Teddy Bear Magnolia -

(Magnolia grandiflora 'Teddy Bear')

Trees


Other Common Names: Southern Magnolia, Dwarf Southern Magnolia
Family: Magnoliaceae Genus: Magnolia Species: grandiflora Cultivar: 'Teddy Bear'
Teddy Bear MagnoliaTeddy Bear MagnoliaTeddy Bear Magnolia
Brent Wilson Planted · 6 years ago
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Brent Wilson · 4 Edits

Teddy Bear Magnolia Overview

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Brent Wilson

Brent Wilson · Gardenality Administrator · Zone 8A · 10° to 15° F · Comment About Planting
Plant the Teddy Bear Magnolia in most any type of fertile, well-drained but moist soil and full sun to part shade. Teddy Bear is a dwarf southern magnolia growing to about 2o feet or so in height. This makes it useful for espalier (trained to grow flat against a wall) or for use in smaller or mid-size landscapes as a screen or specimen.

To plant a magnolia, dig a hole no deeper than the root ball and two to three times the width of the root ball and fill it with water. If the hole drains within a few hours, you have good drainage. If the water is still standing 12 hours later, improve the drainage in your bed, perhaps by establishing a raised bed or mound. Turn and break up the soil removed from the planting hole. If the native soil is dense, compacted or heavy clay mix in a good organic compost or soil amendment at a 30/70 ratio with the soil removed from the hole. Remove your plant from its container and carefully but firmly loosen the roots around the exterior of the root ball. Set the plant into the hole you've prepared, making sure the top of the root ball is slightly above the soil level to allow for settling. Pull your backfill soil mixture around the root ball in the hole, tamping as you go to remove air pockets. Then water thoroughly and cover with a one to two-inch layer of mulch.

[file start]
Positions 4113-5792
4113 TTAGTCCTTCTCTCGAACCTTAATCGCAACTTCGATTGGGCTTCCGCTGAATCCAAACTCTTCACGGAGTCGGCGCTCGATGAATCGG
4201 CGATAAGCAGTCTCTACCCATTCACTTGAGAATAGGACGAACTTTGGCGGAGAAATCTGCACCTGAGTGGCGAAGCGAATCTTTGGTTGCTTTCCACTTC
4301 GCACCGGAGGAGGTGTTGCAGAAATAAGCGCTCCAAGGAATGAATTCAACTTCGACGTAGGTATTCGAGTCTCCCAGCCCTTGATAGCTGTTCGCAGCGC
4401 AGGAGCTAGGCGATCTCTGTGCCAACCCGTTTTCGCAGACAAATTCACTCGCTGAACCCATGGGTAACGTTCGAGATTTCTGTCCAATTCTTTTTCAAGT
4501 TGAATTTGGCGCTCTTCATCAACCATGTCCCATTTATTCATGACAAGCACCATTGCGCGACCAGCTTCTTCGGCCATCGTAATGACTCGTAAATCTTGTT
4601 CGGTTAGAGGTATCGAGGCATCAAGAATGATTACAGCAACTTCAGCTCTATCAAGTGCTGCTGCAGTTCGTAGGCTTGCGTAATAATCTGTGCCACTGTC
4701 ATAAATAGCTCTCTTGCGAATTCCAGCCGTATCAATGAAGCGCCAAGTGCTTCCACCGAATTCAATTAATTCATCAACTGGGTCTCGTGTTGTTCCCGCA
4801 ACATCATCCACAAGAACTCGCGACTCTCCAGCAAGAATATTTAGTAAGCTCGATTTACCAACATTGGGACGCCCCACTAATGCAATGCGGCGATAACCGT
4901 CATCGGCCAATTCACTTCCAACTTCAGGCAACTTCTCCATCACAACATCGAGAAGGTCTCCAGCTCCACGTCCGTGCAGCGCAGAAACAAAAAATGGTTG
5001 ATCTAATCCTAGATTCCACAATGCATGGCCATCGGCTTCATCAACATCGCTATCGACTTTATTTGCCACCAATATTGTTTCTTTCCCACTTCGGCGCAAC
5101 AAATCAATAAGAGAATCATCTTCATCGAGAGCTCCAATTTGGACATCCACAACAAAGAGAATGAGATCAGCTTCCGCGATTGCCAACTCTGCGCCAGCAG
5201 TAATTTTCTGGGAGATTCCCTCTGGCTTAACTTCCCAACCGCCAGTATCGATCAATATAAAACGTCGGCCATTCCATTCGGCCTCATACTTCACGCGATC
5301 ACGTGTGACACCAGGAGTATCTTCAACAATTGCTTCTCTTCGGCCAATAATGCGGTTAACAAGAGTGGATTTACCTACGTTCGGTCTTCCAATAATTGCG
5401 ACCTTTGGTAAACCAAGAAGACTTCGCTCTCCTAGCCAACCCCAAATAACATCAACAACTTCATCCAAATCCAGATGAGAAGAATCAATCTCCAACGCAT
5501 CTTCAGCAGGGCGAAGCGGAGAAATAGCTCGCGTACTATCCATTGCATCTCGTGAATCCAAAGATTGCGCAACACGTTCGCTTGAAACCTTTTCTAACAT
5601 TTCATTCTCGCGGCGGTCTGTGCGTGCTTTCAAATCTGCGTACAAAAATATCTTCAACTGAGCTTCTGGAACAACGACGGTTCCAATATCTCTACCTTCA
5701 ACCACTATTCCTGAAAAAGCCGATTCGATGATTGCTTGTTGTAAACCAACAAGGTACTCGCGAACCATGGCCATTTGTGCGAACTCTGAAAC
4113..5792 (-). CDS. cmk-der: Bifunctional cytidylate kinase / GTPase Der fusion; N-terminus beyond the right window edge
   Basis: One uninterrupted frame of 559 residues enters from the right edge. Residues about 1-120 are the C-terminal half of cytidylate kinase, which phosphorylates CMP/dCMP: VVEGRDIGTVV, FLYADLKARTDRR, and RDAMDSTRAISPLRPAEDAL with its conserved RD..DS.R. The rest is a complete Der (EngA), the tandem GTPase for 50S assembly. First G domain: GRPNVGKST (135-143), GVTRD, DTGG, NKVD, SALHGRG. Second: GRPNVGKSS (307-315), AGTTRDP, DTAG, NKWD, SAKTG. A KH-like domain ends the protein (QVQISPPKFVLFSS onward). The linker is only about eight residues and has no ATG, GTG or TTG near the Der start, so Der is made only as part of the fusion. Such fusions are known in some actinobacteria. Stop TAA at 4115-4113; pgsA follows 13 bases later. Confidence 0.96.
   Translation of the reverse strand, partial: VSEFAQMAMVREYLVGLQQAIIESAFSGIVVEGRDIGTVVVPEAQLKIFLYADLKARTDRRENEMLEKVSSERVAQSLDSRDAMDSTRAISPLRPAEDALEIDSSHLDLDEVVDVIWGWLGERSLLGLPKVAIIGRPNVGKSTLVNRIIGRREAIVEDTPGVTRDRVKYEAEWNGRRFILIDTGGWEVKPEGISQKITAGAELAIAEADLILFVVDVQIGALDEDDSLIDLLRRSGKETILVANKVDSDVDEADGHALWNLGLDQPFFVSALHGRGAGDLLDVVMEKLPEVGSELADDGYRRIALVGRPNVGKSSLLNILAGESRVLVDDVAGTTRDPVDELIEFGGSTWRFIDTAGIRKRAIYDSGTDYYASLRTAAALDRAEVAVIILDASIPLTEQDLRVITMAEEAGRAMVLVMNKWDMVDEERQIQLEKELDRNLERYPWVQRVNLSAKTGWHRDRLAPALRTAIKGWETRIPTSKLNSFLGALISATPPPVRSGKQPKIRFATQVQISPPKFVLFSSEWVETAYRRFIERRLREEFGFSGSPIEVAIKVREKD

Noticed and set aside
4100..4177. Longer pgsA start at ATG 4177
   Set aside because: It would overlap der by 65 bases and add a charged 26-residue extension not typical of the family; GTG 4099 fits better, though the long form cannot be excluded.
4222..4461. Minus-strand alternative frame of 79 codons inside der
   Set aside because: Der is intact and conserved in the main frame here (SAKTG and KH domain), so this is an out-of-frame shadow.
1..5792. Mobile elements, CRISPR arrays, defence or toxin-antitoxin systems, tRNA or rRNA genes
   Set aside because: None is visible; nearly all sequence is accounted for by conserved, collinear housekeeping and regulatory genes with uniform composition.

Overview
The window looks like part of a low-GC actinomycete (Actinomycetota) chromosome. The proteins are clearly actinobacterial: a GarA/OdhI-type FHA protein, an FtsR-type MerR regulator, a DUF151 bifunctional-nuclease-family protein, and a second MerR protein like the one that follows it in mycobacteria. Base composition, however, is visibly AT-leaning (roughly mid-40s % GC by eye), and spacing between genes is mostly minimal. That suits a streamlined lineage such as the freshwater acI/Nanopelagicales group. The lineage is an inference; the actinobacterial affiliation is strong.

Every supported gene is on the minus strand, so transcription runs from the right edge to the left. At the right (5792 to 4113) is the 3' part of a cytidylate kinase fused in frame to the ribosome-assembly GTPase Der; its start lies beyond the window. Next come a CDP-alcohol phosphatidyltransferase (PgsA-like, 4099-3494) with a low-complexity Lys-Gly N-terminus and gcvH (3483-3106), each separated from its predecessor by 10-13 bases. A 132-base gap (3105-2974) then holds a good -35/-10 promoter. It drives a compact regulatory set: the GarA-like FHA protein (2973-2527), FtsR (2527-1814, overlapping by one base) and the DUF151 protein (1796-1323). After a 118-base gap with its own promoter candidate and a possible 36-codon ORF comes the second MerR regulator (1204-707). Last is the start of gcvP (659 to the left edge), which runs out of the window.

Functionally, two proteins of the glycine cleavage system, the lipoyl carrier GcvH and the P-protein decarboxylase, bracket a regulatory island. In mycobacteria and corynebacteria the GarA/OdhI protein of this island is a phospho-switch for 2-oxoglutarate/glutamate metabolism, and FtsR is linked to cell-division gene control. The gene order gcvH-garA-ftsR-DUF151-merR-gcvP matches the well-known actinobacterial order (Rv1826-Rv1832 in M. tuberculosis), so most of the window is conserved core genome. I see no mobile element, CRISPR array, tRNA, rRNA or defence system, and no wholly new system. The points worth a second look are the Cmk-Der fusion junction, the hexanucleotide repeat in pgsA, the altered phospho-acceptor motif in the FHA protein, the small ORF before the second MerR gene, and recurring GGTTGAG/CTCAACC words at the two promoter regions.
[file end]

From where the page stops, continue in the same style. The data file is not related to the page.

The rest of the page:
2 years ago ·
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Brent Wilson

Brent Wilson · Gardenality Administrator · Zone 8A · 10° to 15° F · Comment About Pruning
I rarely if ever prune a southern magnolia, however, they can be pruned. I would not recommend pruning lower limbs off because branches that are allowed to grow to the ground help to conceal fallen leaves.

2 years ago ·
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Brent Wilson

Brent Wilson · Gardenality Administrator · Zone 8A · 10° to 15° F · Comment About Feeding
When young, during the first three to five years after planting, southern magnolias can be lightly fertilized in spring and again in late summer with a slow-release, well-balanced shrub & tree type fertilizer. Wait to fertilize newly planted magnolias until they have become established during a spring season. After the fifth year, cut back fertilization to one time a year in spring. When applying fertilizer on established trees, broadcast fertilizer outside the perimeter of the tree to a distance equal to the radius of the canopy.

2 years ago ·
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Brent Wilson

Brent Wilson · Gardenality Administrator · Zone 8A · 10° to 15° F · Comment About Problems
I've seen very little if any insect, pest or disease problems with southern magnolia. Be sure to provide supplemental water during the first few years during prolonged periods of dry summer weather.

2 years ago ·
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